When the COVID-19 pandemic prevented School of Veterinary Medicine students from participating in hands-on training in Grenada, St. George’s University coordinated a unique alternative under the bright lights and glitz in Las Vegas, NV.
This semester, a total of 98 Term 6 students attended clinical skills workshops at the Viticus Center – Oquendo Campus in Las Vegas. The center is a venue for many medical and veterinary medicine continuing education sessions; however, it welcomed SGU students as part of its mission to “enhance animal and human health worldwide by providing the highest quality year-round continuing education to veterinary and human healthcare professionals.”
“Typically, during Terms 5 and 6, students learn critical clinical skills at both our Large Animal Resource Facility and Small Animal Clinic in Grenada. It is during this time that students experience their first surgeries, learn to administer anesthesia, and perform much-needed spay and neutering services,” said Dr. Neil Olson, dean of the School of Veterinary Medicine. “Because of COVID, this group of students was not able to have the normal Term 5 or Term 6 experience. However, we felt very strongly that in order for the students to be prepared to head off to their clinical year we wanted to make sure they had exceptional hands-on training.”
During the spring term, students touched down in Las Vegas to attend a two-week workshop where they acquired a variety of large and small animal clinical skills through workshops taught by licensed veterinarians, vet specialists, and technicians.
In addition, two SVM faculty were on site to support students—Dr. Rodolfo Bruhl-Day, chair of the Department of Small Animal Medicine and Surgery, and Dr. Flavia Restitutti, associate professor of small animal medicine and surgery. The last of the groups completed the workshop at the end of April.
“The Oquendo Center is the premier, state-of-the-art facility for veterinary continuing education in the US and an ideal learning environment,” said Dr. Lauren Nicki Wise, assistant dean of fourth-year clinical training for the SVM and professor in the department. “It was a wonderful opportunity to have that facility and staff available to our students.”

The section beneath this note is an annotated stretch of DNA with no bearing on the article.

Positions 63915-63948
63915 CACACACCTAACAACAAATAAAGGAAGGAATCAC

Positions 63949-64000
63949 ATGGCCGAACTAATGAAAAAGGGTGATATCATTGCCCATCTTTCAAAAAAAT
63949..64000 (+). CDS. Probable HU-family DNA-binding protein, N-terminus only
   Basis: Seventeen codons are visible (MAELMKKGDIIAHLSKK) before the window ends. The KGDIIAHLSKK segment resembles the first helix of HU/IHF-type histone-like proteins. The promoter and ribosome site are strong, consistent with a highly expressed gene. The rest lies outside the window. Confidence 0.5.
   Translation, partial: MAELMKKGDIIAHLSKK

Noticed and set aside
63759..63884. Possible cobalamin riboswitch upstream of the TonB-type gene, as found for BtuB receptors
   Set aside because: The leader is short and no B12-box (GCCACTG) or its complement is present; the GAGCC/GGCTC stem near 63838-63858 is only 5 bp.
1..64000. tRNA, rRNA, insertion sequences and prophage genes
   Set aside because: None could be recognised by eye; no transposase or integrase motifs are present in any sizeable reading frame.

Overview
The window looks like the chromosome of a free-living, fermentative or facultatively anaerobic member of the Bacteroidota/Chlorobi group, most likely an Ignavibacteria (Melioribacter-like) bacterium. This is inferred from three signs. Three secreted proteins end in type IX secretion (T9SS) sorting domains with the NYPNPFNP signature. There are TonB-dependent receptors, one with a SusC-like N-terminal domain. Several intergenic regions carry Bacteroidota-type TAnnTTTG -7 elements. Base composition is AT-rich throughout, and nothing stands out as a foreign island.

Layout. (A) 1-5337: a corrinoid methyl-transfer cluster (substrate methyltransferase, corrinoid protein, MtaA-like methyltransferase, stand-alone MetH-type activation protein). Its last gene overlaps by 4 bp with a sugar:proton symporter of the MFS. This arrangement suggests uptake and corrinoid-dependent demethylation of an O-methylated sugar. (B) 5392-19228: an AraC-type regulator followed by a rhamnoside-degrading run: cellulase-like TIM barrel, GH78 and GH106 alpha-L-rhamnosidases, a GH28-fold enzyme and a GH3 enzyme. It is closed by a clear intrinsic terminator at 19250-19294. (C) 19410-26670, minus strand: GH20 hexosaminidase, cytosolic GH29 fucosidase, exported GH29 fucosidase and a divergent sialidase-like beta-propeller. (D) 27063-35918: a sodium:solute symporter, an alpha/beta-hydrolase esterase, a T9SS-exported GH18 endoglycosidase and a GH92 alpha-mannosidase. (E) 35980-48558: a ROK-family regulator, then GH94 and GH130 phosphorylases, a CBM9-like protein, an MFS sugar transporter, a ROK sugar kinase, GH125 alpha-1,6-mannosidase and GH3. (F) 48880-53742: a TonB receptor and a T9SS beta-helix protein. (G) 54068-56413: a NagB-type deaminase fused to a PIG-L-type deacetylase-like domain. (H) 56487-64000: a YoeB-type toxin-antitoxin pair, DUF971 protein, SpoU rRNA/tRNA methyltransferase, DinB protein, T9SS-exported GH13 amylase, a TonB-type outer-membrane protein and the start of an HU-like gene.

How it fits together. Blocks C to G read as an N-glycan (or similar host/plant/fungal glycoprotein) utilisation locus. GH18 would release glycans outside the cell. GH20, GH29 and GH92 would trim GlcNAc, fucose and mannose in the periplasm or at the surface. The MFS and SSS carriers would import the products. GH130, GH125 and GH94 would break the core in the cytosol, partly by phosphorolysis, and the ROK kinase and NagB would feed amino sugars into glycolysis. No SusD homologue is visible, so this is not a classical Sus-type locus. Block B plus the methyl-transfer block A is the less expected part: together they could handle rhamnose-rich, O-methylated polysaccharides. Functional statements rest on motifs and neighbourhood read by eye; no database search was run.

Specifically, students practiced handling and performing physical exams on large animals, including cows and horses. One group even got to treat a neonatal goat that was born, Dr. Wise said. On the small animal side, each student performed surgical anesthesia, and then performed spay/neuter surgery as part of a community service program with local shelters and animal rescues. The students spayed and neutered close to 200 dogs while there.
Nakia Sweetman, a Class of 2022 DVM candidate, attended the workshops in late February.
“I am so grateful for this experience,” said Ms. Sweetman, who begins her clinical year at Texas A&M University this month. “I truly feel more prepared and ready to take on clinical year. The experience showed us how clinical year will be set up, with doctors there to help guide us and teach us, while also giving us the opportunity to be doctors as well.”
Another added plus to the experience: being able to see her classmates again after a year of being home.
“At the end of our workshop, I was able to explore Las Vegas. A couple of my friends and I actually decided to stay through the weekend, so we rented a car and went to the Hoover Dam, hiked the Red Rock Canyon and the Valley of Fire. We also went to the Linq High Roller, which is a large ferris wheel, and we were able to see all of Vegas from up there,” Ms. Sweetman said.
This was the Viticus Center’s first foray into a training event specifically geared to help veterinary students prepare for their clinical year.
“When SGU came to us with the opportunity to help train veterinary students to give them hands-on training, it was our privilege and honor to help,” said Dr. Tony Pease, the chief veterinary medical officer of Viticus Group.
Dr. Pease added that the not only were the students eager to learn, but “exceptionally prepared.”
“Our instructors and technician team were truly impressed with their skill and enthusiasm to learn and be taught,” he said. “I think our instructors and technicians were just as excited as the students to get to work every day and help these young veterinarians-in-training hone their skills. We are thankful to have had the opportunity to provide this experience, and we look forward to seeing the students again as doctors, coming to further hone their hands-on skills during their careers.”
Added Dean Olson: “This experience, while out-of-the-box, is representative of the commitment we have to making sure students are prepared for their clinical year. It’s an excellent example of how, with a little creativity, we were able to collaborate with the industry to ensure our students stay on track with their vet educations.”
– Laurie Chartorynsky